Just Because They’re Going to Church… Doesn’t Mean They’re Faithful

I’m afraid that we have misused the word faithful so much we no longer truly understand what it means to be a faithful Christian. In our day to day speech we use the word faithful primarily in connection with church attendance. For example, we say “brother and sister So and So sure are faithful, why they’re at every service”, or the converse is, “Well brother and sister So and So are not as faithful as they should be because they’re rarely here anymore.” What we have done is we have defined faithfulness as going to church, or attending all the services. Therefore, when we say, “At least they’re going to church” it implies that we believe them to be faithful Christians based on the fact they go to church. Now don’t get me wrong, faithful people will attend the services of the church, Hebrews 10:24-25 says as much. But, if a person is deliberately sinning Monday thru Saturday, then going to church every Sunday, it doesn’t make them faithful to the Lord. Rather as Hebrews 10:26-27, they are God’s adversary and can expect the consuming fury of fire as their reward. According to God’s word a faithful person will:

A faithful person will put God first “seek[ing] first the kingdom of God and His righteousness” (Matthew 6:33). So long as a person puts the world first (i.e. work, recreation, sports) and puts their ideas of right and wrong before God’s kingdom and His righteousness, then it doesn’t matter how many church services they attend they’re not faithful.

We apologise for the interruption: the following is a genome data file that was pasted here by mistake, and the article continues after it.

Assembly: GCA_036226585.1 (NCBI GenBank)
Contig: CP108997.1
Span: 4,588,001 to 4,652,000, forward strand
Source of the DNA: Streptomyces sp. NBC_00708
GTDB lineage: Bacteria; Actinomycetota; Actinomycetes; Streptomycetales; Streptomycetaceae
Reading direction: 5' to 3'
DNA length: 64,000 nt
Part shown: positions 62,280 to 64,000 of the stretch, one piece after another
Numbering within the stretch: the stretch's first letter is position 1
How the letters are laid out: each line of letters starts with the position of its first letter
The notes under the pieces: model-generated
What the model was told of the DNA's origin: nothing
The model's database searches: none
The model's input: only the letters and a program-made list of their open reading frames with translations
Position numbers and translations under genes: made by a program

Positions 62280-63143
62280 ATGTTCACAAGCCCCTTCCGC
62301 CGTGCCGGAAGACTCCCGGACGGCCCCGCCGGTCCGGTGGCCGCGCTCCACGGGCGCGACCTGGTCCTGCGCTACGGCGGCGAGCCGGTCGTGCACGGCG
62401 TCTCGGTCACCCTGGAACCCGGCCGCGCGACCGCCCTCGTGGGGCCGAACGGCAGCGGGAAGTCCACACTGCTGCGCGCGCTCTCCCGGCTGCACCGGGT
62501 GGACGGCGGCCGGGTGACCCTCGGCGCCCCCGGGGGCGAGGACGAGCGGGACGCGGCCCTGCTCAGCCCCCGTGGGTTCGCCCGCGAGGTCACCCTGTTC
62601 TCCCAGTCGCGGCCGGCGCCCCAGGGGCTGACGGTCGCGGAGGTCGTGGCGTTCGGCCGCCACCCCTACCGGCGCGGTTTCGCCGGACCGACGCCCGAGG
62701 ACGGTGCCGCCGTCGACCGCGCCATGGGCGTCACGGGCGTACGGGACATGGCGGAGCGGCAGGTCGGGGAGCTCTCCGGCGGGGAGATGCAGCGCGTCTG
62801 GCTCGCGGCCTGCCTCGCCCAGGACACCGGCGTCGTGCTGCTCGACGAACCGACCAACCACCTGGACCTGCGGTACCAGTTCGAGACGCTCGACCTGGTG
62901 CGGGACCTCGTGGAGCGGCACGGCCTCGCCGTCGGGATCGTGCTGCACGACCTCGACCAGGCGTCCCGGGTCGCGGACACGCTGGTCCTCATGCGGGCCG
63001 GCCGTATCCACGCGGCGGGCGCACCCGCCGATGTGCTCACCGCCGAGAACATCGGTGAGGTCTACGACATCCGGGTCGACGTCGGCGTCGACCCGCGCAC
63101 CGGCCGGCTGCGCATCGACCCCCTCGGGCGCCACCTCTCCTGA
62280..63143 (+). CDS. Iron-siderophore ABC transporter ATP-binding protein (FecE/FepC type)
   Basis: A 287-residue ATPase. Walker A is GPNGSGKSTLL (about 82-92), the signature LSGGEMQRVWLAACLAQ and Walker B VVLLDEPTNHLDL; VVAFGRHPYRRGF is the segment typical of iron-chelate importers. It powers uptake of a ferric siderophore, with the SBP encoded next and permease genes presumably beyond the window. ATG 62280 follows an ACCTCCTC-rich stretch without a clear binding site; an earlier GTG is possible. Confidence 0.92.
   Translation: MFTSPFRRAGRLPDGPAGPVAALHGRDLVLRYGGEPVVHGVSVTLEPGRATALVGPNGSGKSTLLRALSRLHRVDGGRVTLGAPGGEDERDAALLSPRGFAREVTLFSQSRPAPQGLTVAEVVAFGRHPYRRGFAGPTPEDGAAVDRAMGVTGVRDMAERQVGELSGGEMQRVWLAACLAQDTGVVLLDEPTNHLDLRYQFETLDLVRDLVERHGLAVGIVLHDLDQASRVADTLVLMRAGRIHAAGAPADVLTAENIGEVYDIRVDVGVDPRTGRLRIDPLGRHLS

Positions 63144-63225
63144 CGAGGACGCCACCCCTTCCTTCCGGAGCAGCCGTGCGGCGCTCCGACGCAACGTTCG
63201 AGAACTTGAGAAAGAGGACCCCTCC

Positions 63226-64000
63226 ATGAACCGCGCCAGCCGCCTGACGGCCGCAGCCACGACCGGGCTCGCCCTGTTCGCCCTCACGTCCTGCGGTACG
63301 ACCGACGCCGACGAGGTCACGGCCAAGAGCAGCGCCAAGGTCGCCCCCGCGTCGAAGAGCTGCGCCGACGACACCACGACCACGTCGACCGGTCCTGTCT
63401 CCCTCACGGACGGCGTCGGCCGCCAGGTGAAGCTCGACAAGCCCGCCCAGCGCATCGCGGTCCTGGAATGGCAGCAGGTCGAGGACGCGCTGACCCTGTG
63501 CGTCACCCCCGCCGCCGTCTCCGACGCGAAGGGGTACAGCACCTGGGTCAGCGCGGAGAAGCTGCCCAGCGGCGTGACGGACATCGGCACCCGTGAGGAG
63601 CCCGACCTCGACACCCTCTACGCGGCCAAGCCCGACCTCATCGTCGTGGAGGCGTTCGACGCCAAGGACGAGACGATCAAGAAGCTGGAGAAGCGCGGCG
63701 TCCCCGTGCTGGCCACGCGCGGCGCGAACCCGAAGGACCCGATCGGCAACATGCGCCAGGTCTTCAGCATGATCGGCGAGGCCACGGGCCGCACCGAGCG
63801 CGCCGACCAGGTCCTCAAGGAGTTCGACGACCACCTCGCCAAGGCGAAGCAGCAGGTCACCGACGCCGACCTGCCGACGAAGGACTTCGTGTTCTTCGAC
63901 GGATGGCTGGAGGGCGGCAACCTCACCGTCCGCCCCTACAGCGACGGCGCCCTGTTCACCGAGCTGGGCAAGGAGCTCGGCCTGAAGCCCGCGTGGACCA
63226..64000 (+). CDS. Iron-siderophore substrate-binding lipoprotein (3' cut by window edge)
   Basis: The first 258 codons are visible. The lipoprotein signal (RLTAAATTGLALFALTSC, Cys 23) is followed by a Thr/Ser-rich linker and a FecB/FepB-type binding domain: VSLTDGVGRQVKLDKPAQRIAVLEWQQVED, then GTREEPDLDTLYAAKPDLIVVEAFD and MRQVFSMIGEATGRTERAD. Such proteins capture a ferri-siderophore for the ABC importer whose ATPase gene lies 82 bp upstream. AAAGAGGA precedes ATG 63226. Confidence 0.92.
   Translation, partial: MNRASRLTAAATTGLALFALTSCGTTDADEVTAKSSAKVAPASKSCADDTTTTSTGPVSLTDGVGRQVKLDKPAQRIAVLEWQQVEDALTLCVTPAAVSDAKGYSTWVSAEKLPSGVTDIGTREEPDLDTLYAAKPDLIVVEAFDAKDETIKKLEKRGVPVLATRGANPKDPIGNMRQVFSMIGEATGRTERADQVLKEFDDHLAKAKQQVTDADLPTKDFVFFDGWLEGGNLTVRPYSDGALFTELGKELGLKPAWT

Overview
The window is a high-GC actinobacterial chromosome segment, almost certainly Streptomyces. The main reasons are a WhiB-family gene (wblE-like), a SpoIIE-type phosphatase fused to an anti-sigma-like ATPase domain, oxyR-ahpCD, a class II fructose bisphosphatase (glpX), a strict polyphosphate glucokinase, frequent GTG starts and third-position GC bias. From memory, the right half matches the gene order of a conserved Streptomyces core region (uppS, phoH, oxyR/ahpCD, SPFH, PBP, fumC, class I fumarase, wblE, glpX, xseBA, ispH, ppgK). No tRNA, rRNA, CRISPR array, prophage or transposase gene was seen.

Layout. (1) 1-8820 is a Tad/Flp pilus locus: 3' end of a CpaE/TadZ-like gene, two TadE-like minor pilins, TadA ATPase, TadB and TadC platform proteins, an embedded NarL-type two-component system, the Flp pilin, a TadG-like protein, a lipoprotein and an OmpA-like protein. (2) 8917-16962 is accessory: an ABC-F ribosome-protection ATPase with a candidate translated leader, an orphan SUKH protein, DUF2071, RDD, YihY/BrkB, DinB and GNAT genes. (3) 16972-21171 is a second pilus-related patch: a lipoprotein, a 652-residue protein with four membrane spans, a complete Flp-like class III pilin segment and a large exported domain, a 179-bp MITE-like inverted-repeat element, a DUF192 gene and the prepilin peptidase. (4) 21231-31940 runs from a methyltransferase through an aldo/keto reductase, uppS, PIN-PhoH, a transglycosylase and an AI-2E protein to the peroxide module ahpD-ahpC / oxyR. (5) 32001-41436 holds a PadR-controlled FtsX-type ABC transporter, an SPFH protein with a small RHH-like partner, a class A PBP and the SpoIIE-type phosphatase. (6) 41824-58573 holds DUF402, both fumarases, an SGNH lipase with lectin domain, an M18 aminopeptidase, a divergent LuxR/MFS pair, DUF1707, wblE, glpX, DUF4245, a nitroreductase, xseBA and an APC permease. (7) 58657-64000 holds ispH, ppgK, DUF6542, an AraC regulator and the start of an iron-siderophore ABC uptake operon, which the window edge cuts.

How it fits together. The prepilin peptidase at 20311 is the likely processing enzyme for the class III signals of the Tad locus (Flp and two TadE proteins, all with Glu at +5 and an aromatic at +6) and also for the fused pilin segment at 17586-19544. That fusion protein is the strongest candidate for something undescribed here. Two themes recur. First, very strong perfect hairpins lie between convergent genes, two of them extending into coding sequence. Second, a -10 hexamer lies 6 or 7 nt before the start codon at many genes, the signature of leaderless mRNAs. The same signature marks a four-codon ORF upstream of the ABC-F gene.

Additionally, a faithful person will continually add to their faith. Peter said it this way, “add to your faith virtue, to virtue knowledge, to knowledge self-control, to self-control perseverance, to perseverance godliness, to godliness brotherly kindness, and to brotherly kindness love” (2 Peter 1:5-8). Adding to one’s faith requires them to be in God’s word every day, not just in a pew once a week. It requires them to spend time in prayer every day, not just in a building once a week. It requires them to exercise their faith every day, not just when it suits them. Going to church regularly will not make up for a lack of study, prayer, and spiritual exercise.

Not only will a faithful person put God’s kingdom first and add to their faith, they will also be living sacrifices. Paul calls for Christians to “present your bodies as living sacrifices, holy and acceptable to God, which is [our] reasonable service.” He goes on to say, “Do not be conformed to this world, but be transformed by the renewal of your minds” (Romans 12:1-2a). In view of what Paul is saying, a faithful person is one who is a living sacrifice for God by not conforming to this world and changing the way they think (cf. Matthew 5:3-6). Therefore, someone who fails to live in this matter is not faithful and no amount of church going will change that fact.

Just Because They’re Going to Church… Doesn’t Mean They’re In Fellowship

According to The Handbook of Denominations (21st edition) there are currently 227 different kinds of religious denominations in America. These different denominations don’t teach all the same doctrines. They vary widely even on the foundational issues of who Jesus is, on salvation, work of the Holy Spirit, and worship. Logic alone tells us that something is wrong with this picture. The phrase “at least they’re going to church” implies that because a person is going to church they are in fellowship with God. However, according to the Bible that’s just not the case. From Matthew 15:8-9 we learn that if a person teaches manmade doctrines their worship is in vain. They went to church but they didn’t have fellowship with God. In Matthew 7:21-23 Jesus spoke of people, who on the judgment day would appear before Him calling Him “Lord” and recounting how they had done many great works in His name. However, Jesus said to them, “I never knew you; depart from me, you workers of lawlessness.” We would say they went to church, and they went to church often, but they didn’t have fellowship with God because they were workers of lawlessness.